Why is Health Care So Expensive?

As New Year approaches, people shopping on to Healthcare.gov for their 2016 health insurance plans found double-digit inflation in premiums across the board, while those who tried to switch to cheaper plans were forced to accept heavy deductibles and weaker coverage. This combination of higher premiums and larger out-of-pocket costs left many Americans wondering whether the Affordable Care Act is still “affordable”. According to a report from the Kaiser Family Foundation, “only 32% of households with incomes between 100% and 250% of poverty can meet the lower deductible amounts.” Insurers claim that the spike in premiums were caused by the increase of customers with pre-existing conditions, whose enrollment they’re not allowed to reject under the Affordable Care Act (ACA).

Taking advantage of the brewing public discontent over expensive premiums, opponents of the health care act will jump on the opportunity to attack the law in the upcoming elections. Yet as politicians fight over the ACA, no one seems to realize that premiums are a reflection of the underlying costs and risks of its coverage. When medical care is unbearably expensive for the average consumer, regardless of how policies distribute the price burden, universal healthcare cannot be both affordable and sustainable. The U.S. doubles the OECD average health expenditure per capita, but often underperforms compared to other developed countries, despite being the largest spender by far.

One reason for the abnormally costly health care is the lack of price transparency. Only five states scored passing marks on the price transparency test from Health Care Incentives Improvement Institute’s report this year. Higher prices are not necessarily related to the quality of care, but without transparency, consumers cannot make informed comparisons. Price opacity allows providers to avoid competition and set prices higher than they would in a transparent market where consumers can easily switch to cheaper alternatives. Yet because the majority of Americans have been paying for care through insurance, there has been little incentive to acquire pricing information, until the recent spike in insurance deductibles.

An OECD study on foreign-to-Canadian drug price ratios indicate that U.S. branded drugs are on average 2.49 times more expensive than branded drugs in Canada. This disparity is enabled by anti-competitive legislation passed by congress due to pharmaceutical industry lobbying. In the U.S., the Medicare Part D Program prevents the government from negotiating drug prices with pharmaceutical companies, an action that can save at least $10 billion in Medicare costs annually, while the Prescription Drug Marketing Act of 1987 prohibits the importation of drugs from other countries, protecting domestic pharmaceutical companies from competition against cheaper medicine from abroad. Patents grant pharmaceutical companies near-monopolistic power over pricing and availability. Drugs like Solvadi for Hepatitis C costs up to $1000 per pill, $84,000 for the full treatment while costing the producer only $150 per person. Companies justify their exorbitant prices by citing the “innovation crisis”, claiming that developing such drugs requires taking huge risks and without patents there would no incentives for innovation. However, the “innovation crisis” seems to be a myth as reports suggest that the rate of drug innovation has stayed constant over the past decades. If universal health care is to be sustainable, lawmakers must rein in the monopolistic power that pharmaceutical companies hold over consumers, but that is not an easy task. The pharmaceutical industry spent $178 million on lobbying congress in 2015 alone, $60 million more than the second most-heavily lobbied industry, insurance. With over 12 million workers spread across every state, politicians who have the audacity to challenge the industry will likely find themselves crushed by bi-partisan mobs of lobbyists and health care employees.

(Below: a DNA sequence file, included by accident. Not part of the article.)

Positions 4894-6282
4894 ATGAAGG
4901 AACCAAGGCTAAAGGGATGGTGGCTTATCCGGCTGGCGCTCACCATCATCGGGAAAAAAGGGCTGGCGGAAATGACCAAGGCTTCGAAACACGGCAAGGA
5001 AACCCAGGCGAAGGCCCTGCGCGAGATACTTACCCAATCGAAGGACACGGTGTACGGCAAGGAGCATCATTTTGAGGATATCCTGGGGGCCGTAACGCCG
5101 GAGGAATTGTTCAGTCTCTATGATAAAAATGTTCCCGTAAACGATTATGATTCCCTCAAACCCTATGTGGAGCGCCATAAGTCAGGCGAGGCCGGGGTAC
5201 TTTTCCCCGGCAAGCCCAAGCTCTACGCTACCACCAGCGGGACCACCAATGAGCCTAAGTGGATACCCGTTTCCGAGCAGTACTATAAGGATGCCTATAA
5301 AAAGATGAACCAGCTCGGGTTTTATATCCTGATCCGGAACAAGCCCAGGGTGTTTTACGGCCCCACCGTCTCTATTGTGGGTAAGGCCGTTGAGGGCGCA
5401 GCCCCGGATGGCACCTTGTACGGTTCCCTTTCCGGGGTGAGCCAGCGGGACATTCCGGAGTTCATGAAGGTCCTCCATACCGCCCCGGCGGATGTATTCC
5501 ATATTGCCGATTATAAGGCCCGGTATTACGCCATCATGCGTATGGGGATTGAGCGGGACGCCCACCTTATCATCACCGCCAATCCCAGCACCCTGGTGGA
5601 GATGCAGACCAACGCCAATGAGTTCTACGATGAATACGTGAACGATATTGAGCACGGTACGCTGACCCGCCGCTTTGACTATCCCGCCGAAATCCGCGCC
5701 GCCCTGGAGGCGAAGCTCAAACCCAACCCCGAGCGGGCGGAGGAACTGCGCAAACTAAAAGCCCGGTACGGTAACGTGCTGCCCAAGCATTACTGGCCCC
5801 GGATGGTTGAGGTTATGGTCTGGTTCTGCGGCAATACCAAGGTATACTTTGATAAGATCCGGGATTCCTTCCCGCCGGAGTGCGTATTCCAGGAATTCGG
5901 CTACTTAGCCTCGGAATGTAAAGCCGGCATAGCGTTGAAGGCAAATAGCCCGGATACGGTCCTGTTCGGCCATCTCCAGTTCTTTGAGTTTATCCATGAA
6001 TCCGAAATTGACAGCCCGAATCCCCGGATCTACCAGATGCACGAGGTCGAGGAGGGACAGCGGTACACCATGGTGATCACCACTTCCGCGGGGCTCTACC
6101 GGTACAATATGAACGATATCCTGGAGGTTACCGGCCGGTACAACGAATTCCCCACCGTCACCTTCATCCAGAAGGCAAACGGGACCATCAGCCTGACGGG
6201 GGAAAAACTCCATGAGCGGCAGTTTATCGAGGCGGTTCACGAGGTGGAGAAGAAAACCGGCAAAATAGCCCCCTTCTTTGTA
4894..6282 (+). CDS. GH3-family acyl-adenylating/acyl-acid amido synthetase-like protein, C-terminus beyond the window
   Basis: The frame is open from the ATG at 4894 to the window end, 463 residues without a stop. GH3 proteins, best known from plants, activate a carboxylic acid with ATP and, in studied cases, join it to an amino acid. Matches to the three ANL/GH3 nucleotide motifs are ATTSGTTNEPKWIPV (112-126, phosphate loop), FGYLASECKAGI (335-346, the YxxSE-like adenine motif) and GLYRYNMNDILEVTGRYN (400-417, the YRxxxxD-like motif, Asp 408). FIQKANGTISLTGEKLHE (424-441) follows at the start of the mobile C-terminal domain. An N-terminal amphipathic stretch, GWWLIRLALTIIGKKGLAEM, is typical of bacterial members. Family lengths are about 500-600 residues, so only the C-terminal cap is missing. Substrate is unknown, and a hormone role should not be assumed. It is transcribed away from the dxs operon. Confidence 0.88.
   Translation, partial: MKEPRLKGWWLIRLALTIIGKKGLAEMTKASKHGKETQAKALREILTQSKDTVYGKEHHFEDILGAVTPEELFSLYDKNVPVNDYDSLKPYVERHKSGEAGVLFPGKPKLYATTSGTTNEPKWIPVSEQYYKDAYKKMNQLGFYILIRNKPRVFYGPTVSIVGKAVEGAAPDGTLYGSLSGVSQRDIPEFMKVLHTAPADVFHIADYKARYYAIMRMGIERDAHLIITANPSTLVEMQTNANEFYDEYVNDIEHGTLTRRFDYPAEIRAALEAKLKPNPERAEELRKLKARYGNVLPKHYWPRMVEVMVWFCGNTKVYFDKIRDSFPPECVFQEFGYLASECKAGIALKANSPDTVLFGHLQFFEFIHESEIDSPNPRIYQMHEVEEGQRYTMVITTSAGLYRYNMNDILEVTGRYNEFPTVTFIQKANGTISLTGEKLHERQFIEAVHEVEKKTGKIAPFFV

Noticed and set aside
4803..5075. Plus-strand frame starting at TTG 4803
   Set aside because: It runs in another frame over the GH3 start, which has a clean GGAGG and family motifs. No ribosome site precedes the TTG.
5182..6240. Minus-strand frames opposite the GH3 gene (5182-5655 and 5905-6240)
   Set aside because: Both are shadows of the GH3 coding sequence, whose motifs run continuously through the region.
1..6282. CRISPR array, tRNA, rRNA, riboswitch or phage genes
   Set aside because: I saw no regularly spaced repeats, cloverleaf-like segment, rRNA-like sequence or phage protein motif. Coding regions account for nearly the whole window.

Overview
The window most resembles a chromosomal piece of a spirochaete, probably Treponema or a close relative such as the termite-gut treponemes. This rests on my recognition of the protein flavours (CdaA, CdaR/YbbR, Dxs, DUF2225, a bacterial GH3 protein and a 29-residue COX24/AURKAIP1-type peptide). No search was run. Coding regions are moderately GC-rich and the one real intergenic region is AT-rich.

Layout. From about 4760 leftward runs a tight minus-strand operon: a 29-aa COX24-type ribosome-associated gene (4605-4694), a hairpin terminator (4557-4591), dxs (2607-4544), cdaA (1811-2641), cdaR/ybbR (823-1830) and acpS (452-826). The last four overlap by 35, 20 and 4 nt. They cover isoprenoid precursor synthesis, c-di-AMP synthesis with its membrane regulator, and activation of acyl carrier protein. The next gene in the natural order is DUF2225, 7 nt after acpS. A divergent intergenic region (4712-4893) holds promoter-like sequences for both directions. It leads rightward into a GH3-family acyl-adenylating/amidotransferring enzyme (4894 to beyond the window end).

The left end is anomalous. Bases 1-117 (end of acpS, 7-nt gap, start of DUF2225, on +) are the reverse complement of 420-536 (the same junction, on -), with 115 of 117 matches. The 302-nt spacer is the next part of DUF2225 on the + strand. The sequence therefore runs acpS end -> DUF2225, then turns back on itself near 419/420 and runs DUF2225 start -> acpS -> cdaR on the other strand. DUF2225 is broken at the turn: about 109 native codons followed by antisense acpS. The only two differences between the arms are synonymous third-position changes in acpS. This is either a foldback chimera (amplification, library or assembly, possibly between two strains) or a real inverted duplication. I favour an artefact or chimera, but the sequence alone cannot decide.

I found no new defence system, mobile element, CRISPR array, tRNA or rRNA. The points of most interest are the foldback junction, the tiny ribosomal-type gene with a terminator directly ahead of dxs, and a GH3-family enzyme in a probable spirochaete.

In hospitals, fear of malpractice lawsuits has driven doctors to practice “defensive medicine” – ordering extra products, tests and procedures for patients to minimize legal liability. According to Marty Makary, M.D., M.P.H, an associate professor at the Johns Hopkins University School of Medicine, “It is not the [malpractice] payouts that are bankrupting the system — it’s the fear of them.” A study conducted by the Harvard School of Public Health estimated that the elimination of redundant testing in hospitals in 2004 would have saved $8.2 billion, an amount that’s likely to have increased substantially today considering the growth of health expenditure over the past 11 years. To cut costs and reduce wastage in the health care system, regulatory agencies must be given the power and resources to monitor and punish redundant procedures in hospitals, while legal reforms for malpractice must be introduced to reduce the doctors’ needs for defensive medicine.

At the current rate of increase in health insurance premiums and out-of-pocket costs, it won’t be long before the Affordable Care Act alienates its biggest cost-bearers, working, healthy Americans. Yet repealing the act won’t make the situation any better – the U.S. will return to pre-ACA uninsured rates of up to 18%, a staggering lack of health care for a developed nation. As long as the health care industry remains in its current condition, there can only be lose-lose situations as the baby boomer generation retires. For the sake of everyone’s health and bank accounts, it’s time that consumers do some lobbying of their own.

Michael Cao


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